The two cases are arrestingly similar: both involve recipients of New York City Fire Department disability pensions who earned non-pension income above the Pension Fund's Safeguard Amount and were convicted of mail fraud for falsely representing on disclosure forms filed with the Pension Fund that their level of income was below the Safeguard Amount. The sole difference in conduct and circumstance between this case and Rossomando is the defendants' explanations of their state of mind when they completed the disclosure forms: (a) Gole conceded that he understood his income was above the Safeguard Amount as promulgated by the Pension Fund but argued that the Fund's interpretation was inconsistent with the governing regulation; (b) Rossomando claimed that he believed, based on conversations with union personnel, that his income was so far below the Safeguard Amount that the actual dollar amount was immaterial to the Pension Fund and its deliberations.

The majority opinion distinguishes Rossomando on the ground that Rossomando knew "the immateriality of the false statements he made," while "Gole admitted to knowing that lying on his income report would affect the NYCFD Pension Fund's calculation of his pension." Majority op. [at 168-69]. Rossomando is thus limited to the quite peculiar facts that compelled the Rossomando result under the only holding that Rossomando will support: a defendant's belief that information is immaterial to a disbursement decision amounts to a defense to mail fraud only if the disbursement is mechanical as opposed to discretionary, see Rossomando, 144 F.3d at 201 n. 5, and a jury finds that such a belief is reasonable, guided by a charge that presumably gives guidance on the (in part legal) question of what is reasonable and what is not.

A troubling feature of this case and Rossomando--and in my view, the circumstance that places strain on the intent element of the mail-fraud prosecutions in both cases--is that the defendant union members were caught up in a larger dispute over the Safeguard Amount. The regulation governing the Safeguard Amount requires that the pension payments be reduced to the extent that the total of outside earnings and pension exceed the "current maximum salary for the title next higher than that held by" the firefighter at retirement. N.Y. City Admin. Code, tit. 13, §§ 356-57.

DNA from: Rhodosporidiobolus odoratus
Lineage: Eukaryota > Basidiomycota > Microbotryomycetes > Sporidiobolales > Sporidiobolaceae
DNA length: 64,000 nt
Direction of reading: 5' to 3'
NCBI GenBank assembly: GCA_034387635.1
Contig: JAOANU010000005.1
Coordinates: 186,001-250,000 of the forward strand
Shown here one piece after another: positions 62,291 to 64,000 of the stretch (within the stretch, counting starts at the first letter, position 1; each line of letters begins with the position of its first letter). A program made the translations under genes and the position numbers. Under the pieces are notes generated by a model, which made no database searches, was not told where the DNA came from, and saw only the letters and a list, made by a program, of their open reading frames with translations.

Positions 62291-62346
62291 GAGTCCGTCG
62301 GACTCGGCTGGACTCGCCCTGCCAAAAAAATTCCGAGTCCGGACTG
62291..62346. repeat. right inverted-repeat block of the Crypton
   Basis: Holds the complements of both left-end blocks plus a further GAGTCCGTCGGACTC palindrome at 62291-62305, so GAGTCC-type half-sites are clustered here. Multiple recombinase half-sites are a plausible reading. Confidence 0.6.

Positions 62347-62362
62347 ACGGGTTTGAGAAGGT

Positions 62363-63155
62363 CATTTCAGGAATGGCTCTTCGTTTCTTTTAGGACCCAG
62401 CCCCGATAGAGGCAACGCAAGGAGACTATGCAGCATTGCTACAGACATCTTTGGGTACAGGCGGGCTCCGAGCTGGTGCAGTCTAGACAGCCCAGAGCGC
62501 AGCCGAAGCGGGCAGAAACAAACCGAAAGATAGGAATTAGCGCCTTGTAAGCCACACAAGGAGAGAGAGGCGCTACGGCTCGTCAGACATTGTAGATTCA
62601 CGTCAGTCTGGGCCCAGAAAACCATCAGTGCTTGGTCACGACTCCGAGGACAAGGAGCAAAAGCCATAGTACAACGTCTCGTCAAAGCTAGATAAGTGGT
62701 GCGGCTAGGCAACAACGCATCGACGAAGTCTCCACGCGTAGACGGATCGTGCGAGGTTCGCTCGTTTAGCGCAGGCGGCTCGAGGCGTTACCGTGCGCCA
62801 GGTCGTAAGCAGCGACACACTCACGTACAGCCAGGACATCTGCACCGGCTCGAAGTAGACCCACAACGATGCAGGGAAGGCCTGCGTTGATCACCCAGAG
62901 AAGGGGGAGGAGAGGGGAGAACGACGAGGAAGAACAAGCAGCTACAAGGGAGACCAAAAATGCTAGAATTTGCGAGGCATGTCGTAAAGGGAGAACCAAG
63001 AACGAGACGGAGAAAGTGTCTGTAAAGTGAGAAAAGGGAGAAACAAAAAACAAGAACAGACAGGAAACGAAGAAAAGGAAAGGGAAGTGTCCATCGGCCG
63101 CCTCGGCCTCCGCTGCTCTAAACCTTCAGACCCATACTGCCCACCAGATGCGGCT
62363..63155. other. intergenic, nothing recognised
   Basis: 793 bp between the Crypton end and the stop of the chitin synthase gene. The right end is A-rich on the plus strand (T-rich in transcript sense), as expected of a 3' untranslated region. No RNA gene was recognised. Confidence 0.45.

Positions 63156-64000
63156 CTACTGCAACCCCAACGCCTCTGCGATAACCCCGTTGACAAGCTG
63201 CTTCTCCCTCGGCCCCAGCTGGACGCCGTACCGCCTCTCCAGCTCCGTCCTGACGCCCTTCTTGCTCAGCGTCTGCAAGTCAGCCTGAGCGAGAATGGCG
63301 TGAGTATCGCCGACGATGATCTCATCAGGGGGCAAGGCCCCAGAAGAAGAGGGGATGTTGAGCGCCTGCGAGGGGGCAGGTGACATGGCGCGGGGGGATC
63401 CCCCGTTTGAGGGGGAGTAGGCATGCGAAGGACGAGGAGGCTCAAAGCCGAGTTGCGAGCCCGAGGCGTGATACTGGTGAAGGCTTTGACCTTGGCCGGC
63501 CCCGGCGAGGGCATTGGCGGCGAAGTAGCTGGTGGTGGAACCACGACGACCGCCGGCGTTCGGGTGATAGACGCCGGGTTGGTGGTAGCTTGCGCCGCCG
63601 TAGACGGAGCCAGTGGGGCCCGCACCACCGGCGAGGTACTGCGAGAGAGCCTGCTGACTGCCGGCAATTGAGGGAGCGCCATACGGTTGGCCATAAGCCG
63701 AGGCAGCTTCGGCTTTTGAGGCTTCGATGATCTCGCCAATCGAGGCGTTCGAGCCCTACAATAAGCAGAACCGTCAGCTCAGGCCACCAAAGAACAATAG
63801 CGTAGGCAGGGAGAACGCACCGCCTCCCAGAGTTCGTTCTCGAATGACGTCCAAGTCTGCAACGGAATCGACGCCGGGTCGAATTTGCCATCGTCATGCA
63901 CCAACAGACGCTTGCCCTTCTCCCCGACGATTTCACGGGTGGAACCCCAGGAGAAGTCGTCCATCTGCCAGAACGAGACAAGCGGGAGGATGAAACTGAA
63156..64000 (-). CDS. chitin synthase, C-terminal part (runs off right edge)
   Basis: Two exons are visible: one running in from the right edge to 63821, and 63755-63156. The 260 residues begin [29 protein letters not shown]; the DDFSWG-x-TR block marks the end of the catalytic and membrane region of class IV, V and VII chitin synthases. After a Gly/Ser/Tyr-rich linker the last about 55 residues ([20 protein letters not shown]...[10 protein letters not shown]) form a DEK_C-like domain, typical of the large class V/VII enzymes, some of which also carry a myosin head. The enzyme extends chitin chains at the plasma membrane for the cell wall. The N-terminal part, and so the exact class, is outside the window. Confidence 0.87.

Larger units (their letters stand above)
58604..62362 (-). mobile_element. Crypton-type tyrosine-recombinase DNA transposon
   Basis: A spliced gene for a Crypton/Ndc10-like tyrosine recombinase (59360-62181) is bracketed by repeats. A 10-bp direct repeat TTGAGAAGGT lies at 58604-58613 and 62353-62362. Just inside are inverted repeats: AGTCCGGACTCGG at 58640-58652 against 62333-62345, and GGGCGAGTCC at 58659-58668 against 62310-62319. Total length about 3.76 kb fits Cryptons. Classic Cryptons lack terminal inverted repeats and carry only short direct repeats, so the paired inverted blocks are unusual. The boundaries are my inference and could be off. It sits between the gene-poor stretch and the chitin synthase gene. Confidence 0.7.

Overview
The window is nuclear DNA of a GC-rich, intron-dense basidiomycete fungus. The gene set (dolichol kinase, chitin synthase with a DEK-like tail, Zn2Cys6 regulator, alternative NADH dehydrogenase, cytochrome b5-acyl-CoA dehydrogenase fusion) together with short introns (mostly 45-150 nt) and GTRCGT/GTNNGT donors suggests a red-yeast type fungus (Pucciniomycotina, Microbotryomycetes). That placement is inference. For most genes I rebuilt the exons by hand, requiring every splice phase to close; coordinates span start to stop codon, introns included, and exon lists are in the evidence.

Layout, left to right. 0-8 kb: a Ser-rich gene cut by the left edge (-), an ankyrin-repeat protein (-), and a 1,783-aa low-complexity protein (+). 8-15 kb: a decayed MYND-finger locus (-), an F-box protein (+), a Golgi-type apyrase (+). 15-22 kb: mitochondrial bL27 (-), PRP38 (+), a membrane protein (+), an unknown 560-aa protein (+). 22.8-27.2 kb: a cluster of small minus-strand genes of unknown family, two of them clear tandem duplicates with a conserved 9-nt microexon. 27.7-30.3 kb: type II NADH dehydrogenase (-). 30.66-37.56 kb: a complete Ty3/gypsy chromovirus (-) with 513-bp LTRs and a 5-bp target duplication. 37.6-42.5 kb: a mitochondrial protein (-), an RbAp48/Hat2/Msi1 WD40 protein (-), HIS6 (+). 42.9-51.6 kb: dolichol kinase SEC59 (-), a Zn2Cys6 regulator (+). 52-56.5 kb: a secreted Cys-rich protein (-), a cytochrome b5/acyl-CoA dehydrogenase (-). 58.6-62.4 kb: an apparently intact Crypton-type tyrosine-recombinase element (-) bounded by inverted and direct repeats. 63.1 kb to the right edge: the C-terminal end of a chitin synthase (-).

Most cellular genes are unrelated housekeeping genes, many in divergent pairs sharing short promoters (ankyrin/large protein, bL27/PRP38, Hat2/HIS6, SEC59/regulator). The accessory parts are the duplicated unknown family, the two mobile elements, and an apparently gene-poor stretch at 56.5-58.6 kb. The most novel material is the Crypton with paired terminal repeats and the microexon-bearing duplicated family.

The use of the word "salary" (under any normal usage) would seem to rule out consideration of overtime pay. No reference to "overtime" appears in the regulation, and no definition is given (an odd omission if overtime were intended to be payable to persons no longer working as firefighters).

Nevertheless, the Pension Fund trustees have agreed to supplement the Safeguard Amount to reflect the overtime hours of the disabled firefighter in the year prior to his disability (paid at the rate of the next highest rank). And prior to 1996, the trustees supplemented the Safeguard Amount with the average overtime from the disabled firefighter's three years of highest overtime. The union has taken the even more aggressive position that the Safeguard Amount should be calculated by reference to the actual salary and overtime of the highest paid firefighter in the next highest rank in the given year (i.e., not the disabled firefighter). That position, if adopted, would have resulted in a much higher Safeguard Amount in each of the years in question. Understandably, the union has elected not to present its position in an arbitration, and instead appears to have represented to its members that the Pension Fund's calculations were incorrect and that the pensioners were being cheated.

A charitable view of the union's role is that an undetermined number of the disabled members, after consulting with union officials, understood the union's advice as an implicit suggestion that they misstate their non-pension income information to get their due. A review of this case and Rossomando justifies the conclusion that the Pension Fund trustees and the union tolerated or inspired a raid on pension funds for which the firefighters are the only ones being held accountable.


The Honorable Frank Magill, Circuit Judge of the United States Court of Appeals for the Eighth Circuit, sitting by designation


Gole also argues that the jury was incorrectly charged and that the government prejudiced him by changing its theory of criminal liability. We disagree. Because Gole was guilty of mail fraud even if the Safeguard Amount was incorrectly calculated, the jury was correctly charged. Because the government's theory of prosecution never required it to prove that the NYCFD Pension Bureau had correctly calculated the Safeguard Amount, its theory of prosecution did not change. Thus, Gole's remaining claims are meritless